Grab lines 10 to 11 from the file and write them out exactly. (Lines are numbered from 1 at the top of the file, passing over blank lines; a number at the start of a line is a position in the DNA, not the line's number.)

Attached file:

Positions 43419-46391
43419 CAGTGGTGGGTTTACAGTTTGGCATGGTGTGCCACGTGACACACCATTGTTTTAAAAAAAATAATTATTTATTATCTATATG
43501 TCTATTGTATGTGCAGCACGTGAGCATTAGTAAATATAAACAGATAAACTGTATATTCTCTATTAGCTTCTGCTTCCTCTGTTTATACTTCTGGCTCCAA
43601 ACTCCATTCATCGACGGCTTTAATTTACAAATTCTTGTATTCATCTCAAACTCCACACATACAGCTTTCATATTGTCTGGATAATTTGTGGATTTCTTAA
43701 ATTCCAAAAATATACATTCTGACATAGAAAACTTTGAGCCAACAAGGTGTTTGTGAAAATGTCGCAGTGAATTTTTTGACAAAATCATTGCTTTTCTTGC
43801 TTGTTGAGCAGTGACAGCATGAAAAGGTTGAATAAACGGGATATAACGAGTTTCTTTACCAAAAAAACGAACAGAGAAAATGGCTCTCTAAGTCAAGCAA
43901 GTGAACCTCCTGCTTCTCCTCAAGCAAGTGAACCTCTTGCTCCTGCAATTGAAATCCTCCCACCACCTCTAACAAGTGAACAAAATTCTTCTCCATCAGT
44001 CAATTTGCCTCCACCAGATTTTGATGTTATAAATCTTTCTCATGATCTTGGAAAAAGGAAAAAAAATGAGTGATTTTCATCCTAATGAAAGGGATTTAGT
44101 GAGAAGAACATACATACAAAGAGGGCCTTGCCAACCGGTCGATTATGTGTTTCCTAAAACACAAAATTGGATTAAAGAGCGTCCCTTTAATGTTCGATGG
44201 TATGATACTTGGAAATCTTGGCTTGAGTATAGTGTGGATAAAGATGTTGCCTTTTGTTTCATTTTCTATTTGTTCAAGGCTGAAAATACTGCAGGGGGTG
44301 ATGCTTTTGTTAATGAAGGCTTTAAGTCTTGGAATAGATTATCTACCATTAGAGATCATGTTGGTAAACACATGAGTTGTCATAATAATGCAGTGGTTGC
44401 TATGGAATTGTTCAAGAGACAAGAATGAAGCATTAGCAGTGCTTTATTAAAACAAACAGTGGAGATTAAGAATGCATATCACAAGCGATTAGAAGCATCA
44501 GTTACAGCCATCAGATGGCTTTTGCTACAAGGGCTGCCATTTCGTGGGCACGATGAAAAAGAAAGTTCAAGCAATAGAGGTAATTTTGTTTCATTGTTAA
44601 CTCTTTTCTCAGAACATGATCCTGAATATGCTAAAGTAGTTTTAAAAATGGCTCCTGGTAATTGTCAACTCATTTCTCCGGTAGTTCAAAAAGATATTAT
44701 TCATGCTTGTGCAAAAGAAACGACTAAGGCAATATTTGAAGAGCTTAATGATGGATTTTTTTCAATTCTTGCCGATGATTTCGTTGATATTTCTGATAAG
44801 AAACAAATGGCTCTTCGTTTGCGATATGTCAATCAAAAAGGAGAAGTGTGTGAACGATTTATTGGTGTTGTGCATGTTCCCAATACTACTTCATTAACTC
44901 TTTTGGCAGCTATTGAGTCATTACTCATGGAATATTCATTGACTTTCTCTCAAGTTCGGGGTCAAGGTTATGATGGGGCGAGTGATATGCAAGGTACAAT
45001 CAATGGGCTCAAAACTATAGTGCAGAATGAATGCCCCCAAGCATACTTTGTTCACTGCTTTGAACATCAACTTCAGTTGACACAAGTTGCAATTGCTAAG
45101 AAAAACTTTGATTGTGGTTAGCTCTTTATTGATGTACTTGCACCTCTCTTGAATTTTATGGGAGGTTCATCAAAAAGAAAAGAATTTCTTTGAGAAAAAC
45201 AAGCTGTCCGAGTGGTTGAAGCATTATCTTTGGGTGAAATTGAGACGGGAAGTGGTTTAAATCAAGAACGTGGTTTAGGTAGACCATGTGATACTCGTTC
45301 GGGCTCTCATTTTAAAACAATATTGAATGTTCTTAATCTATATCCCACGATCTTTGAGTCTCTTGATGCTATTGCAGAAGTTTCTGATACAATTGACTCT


44201 TATGATACTTGGAAATCTTGGCTTGAGTATAGTGTGGATAAAGATGTTGCCTTTTGTTTCATTTTCTATTTGTTCAAGGCTGAAAATACTGCAGGGGGTG
44301 ATGCTTTTGTTAATGAAGGCTTTAAGTCTTGGAATAGATTATCTACCATTAGAGATCATGTTGGTAAACACATGAGTTGTCATAATAATGCAGTGGTTGC